As digital asset classes grow, more and more people are failing or forgetting to plan for their digital assets. Digital assets account for trillions of dollars of assets worldwide and neglecting to plan for your digital assets is a big mistake. For example, just considering Bitcoin alone, current estimates are that approximately $140 billion worth of Bitcoin are lost or otherwise stranded because people did not save and protect their digital keys. Without those keys, both you and those who survive you have no ability to access or use that digital asset.
Properly planning for your digital assets begins with recognizing that you own them. Some examples of digital assets include:
- Photographs, videos, and other digital media
- Social media accounts
- Credit card reward programs
- Digital coins and currencies
- Blogs, articles, websites, and other writing saved and or distributed in digital formats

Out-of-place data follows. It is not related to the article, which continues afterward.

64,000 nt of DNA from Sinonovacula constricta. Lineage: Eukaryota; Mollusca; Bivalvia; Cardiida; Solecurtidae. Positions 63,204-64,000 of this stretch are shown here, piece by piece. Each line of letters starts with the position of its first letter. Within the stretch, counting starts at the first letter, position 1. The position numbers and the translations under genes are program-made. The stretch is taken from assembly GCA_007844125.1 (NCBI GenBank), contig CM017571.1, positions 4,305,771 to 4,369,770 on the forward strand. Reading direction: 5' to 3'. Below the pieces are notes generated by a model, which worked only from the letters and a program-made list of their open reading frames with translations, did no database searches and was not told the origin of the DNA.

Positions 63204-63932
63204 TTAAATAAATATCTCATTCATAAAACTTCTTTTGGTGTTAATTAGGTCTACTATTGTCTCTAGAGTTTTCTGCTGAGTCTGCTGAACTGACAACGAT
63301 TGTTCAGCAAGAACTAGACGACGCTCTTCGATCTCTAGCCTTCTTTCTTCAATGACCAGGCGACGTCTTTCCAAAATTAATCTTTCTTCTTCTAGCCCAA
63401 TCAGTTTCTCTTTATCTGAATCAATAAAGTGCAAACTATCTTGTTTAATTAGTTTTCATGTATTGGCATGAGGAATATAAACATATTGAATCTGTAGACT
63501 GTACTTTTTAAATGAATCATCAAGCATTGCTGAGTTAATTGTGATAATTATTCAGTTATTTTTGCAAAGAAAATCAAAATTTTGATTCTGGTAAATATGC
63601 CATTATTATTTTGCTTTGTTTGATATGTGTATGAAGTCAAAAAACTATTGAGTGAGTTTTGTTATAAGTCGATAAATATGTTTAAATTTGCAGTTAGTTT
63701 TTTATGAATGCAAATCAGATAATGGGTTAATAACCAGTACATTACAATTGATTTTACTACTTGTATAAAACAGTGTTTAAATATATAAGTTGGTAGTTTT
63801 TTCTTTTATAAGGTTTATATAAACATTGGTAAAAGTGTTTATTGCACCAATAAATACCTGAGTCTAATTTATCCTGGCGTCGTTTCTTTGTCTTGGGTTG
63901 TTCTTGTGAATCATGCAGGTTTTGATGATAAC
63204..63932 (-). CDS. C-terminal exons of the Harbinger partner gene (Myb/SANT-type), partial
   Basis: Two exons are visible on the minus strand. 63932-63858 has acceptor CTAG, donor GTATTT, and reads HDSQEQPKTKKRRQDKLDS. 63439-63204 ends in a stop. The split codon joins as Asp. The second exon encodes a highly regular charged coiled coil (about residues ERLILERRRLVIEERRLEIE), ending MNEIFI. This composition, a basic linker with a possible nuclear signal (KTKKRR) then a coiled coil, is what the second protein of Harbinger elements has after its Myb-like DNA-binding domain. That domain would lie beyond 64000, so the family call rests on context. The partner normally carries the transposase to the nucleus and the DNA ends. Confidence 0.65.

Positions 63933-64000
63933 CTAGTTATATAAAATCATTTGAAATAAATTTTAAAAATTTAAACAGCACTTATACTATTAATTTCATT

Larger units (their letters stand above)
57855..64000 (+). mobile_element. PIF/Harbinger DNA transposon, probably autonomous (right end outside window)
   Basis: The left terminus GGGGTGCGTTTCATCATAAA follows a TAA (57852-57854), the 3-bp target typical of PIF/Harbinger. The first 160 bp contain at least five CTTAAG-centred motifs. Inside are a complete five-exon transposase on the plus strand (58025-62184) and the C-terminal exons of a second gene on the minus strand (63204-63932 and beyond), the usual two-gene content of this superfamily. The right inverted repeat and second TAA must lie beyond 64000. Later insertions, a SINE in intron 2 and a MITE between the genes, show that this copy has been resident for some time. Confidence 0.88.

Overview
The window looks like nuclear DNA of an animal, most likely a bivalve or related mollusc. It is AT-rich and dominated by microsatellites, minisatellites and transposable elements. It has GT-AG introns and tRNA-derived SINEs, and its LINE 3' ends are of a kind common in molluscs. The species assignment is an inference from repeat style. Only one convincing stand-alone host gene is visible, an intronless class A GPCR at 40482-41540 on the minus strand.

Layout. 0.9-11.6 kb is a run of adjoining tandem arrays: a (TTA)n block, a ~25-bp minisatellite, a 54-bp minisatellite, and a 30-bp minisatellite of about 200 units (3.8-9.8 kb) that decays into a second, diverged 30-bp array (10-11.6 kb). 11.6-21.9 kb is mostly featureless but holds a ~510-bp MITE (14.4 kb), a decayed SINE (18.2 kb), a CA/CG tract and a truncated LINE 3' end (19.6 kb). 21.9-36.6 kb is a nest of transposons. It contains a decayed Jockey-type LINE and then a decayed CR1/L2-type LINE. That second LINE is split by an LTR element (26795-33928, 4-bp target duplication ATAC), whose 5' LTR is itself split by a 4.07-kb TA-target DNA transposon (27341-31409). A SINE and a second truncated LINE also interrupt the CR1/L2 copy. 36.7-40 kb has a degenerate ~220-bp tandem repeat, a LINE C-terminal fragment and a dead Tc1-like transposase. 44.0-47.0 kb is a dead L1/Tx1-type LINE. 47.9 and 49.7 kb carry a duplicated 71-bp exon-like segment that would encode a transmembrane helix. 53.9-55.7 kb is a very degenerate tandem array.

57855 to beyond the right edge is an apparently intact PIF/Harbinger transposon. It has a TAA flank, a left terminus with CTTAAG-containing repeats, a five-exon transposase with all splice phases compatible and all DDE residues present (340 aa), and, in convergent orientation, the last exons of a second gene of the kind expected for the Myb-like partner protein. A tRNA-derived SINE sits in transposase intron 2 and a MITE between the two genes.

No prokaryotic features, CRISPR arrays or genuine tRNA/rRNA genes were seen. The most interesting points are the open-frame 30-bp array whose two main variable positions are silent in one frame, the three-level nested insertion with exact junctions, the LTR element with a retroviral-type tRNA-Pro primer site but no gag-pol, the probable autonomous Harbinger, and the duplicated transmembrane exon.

- Email accounts
- Passwords for digital accounts
Once you have identified your digital assets, you should document what you have and work to provide access to those assets for those who will survive you. At a basic level, this includes making an asset list and ensuring that you have tools in place to make that list available to your beneficiaries. However, simply listing your digital assets does not necessarily give access to those assets to your beneficiaries. It is vital that you have a plan in place to allow for actual access to those assets (for example, providing a way for your beneficiaries to have access to your passwords, digital keys, online or local asset locations, etc.).
Digital asset planning does not have to be overly complex, but it does have to be part of your estate plan to properly account for and distribute your assets to your loved ones. Don’t leave assets inaccessible to yourself and others. Proper planning eliminates problems later on both for you and your loved ones.